The Maccabees Interview

The Brighton band on their great second album...

A lot has changed since The Maccabees last emerged with a clutch of sensitively charged spiky indie-pop songs on debut ‘Colour It In’.

Luckily for them, time spent holed-up in various locations crafting their new album has seen the band cut through the ‘difficult’ second album debacle with a collection that’s bolder, wiser, and ultimately – dare we say it? – better than their debut.

‘Wall Of Arms’ is what happens when you flee your hometown of Brighton for the French capital and enlist the talents of the man who helped cement Arcade Fire’s towering sonic bliss. The record’s a surprising listen, each piece exploring hitherto never reached depths, frontman Orlando Weeks exuding a sincerity that’s hard to not get caught up in. Read our review HERE.

ClashMusic caught up with singer Weeks for a little questioning and answering…

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The Maccabees – ‘Love You Better’

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How is life back on the road? Aren’t you playing the Eastbourne Festival tonight?
Yeah, we’re in Eastbourne today. We’ve picked a real day for it- it’s absolutely beautiful. Then we’re on to Camden Crawl tomorrow, and then the tour proper starts next week. We’ve got a new record now and we’re here to play it to people, so it’s nice, a culmination of a lot of hard work.

Said new album, ‘Wall Of Arms’ – wasn’t it made in various cities?
Yeah, we were dotted around a little bit! We were in Paris for a few weeks, a place near Reading, Chapel Studios in Lincolnshire – we were all over the place. We kind of had this thing where we wanted to get away, so first we went to Paris. After that, we knew there would be a really good drum sound at Chapel, so we kind of placed the rest of the recording around that. Recording in France was the best walk in to work I’ve ever had!

How did you find working with Markus Dravs, who’d previously worked on Arcade Fire’s ‘Neon Bible’?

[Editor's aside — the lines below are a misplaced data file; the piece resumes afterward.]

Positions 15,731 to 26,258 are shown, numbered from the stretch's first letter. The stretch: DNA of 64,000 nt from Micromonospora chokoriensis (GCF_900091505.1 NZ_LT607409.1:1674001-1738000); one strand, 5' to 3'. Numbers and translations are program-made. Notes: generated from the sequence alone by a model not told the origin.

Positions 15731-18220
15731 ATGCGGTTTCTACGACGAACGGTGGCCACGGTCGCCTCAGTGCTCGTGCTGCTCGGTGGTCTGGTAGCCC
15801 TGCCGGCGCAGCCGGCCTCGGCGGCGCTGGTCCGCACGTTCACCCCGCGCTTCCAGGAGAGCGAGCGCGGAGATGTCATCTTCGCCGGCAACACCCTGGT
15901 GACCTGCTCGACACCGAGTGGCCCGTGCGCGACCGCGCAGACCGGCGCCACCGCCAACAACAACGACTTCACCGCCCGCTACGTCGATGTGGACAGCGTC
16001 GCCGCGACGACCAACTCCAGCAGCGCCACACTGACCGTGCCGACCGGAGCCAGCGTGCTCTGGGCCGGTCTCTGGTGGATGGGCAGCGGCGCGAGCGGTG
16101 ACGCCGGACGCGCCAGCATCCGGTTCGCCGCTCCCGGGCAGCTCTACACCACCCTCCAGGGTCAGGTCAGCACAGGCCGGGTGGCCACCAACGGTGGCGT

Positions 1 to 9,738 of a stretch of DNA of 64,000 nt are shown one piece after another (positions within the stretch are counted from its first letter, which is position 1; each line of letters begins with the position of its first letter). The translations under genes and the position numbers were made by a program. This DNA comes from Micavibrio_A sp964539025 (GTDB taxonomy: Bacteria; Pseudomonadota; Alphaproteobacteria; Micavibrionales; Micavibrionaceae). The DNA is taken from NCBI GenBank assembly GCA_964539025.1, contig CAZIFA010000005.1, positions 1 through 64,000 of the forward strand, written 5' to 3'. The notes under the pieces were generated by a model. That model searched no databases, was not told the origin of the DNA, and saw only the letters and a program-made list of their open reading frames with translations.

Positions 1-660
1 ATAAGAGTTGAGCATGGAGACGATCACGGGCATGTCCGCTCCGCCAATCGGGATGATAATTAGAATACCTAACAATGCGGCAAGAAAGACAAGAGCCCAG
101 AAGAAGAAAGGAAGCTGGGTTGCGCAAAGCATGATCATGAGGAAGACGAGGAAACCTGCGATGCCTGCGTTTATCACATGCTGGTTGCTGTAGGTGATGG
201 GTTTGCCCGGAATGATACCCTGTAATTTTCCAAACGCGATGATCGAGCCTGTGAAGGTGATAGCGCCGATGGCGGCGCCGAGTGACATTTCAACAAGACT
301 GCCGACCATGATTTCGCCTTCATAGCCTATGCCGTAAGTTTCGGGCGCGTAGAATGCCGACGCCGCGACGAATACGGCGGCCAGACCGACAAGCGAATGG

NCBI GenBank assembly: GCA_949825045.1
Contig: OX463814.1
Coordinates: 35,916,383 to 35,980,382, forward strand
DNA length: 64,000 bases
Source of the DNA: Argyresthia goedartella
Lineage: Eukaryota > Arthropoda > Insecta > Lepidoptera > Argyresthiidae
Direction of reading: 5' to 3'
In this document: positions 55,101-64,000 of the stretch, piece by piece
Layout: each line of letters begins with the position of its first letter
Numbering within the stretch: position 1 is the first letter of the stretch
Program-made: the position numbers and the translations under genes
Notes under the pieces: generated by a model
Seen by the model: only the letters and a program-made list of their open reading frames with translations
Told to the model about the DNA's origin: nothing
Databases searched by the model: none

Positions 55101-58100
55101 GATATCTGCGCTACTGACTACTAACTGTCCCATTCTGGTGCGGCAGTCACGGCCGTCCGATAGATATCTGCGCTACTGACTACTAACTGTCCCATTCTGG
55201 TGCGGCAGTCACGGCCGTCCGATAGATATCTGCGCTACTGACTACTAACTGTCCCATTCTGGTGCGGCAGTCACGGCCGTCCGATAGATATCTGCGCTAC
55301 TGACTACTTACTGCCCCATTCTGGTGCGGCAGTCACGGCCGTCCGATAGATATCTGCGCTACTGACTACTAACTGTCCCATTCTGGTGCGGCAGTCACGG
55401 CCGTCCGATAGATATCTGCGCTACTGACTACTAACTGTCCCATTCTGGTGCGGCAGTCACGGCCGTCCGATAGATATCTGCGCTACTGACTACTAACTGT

All of the record was done with Markus. He was one of the people that we thought could really make it work. He’s got an amazing ability, and I kind of knew that, whatever happened, he would make the record sound beautiful. Beyond that it would just be relying on the songs to be good enough – which you never know they are – but we hoped they would be. His pedigree kind of speaks for itself.

Would you cite them as an influence on your new sound? It’s a lot more ambitious, compared to the debut…
Definitely. I think what they do better than almost anyone else is having a huge amount going on, but nothing needing to be the main attraction. Everyone’s working off each other and it’s all carried through with spirit. That was something that we strove for, and just really admiring that band.

What made you decide to use new instrumentation, such as horns, on the album?
We were gonna throw a lot more at it – like strings, keys, samples – but I think we had to maybe rein that in a bit and remember what kind of a band we are. Just to not lose what we had in the first place, but push it on. Now that I’m playing guitar it gives the guys more free reign to do some slightly less guitar-driven stuff. Writing-wise it took about 18 months, and recording took about three months.

Some have reviewed the album as being slightly darker than ‘Colour It In’…
Maybe. I hope that after one or two listens it moves away from that, and there’s a more hopeful message than perhaps there first seems to be. (Free download single) ‘No Kind Words’ put it into people’s heads that this might be a darker record, but it’s really not intended to be.

I know you have said you planned to do something different with this album – do you feel you achieved this?
I hope people can hear that we’ve moved on from ‘Colour It In’. We could have gone a lot further, but we didn’t wanna lose what was essentially Maccabees. But definitely I think we’d all get massively frustrated playing it for the rest of the year if we didn’t feel like we’d achieved that.

Other than work on your own album, you also recently appeared on The Filthy Dukes’ ‘Nonsense In The Dark’ record. How did this come about?
We did a gig with Filthy Dukes once, and they had done a remix for us (the band re-worked ‘X Ray’), so we kinda paired off from there. All they wanted was a vocal, so my part was pretty much done in an afternoon.

And the Mathew Horn appearance in the ‘No Kind Words’ video, how’d that happen?
We supported Interpol for a little bit, and Mathew was a big Interpol fan. He saw us playing with them and we met him after a gig, so we’ve been friends now for years.

Finally, the festivals are as good as on us – exciting times for the band?
It’s kind of like the best bit for me. You get to see the people you don’t normally see, because they’re also on tour. A lot of the friends we made making the first record will have records out in time for the festivals, so that’s gonna be nice.

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The Maccabees – ‘No Kind Words’

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‘Wall Of Arms’ is out now and reviewed HERE. A player for the album can be found below. Find The Maccabees on MySpace HERE and see them live as follows…

4 Bristol Thekla
5 London Pure Groove in-store
5 London Electric Ballroom
5 Nottingham Rescue Rooms
7 Norwich Soundclash in-store
7 Norwich Waterfront
9 Manchester Academy 2
10 Birmingham Academy 2
12 Cardiff University Solus
13 Southampton University
14 Brighton Corn Exchange (Great Escape)
15 Brighton Pavilion Theatre
25 Newcastle Evolution Festival
27 Dublin Academy
28 Belfast Spring & Airbrake

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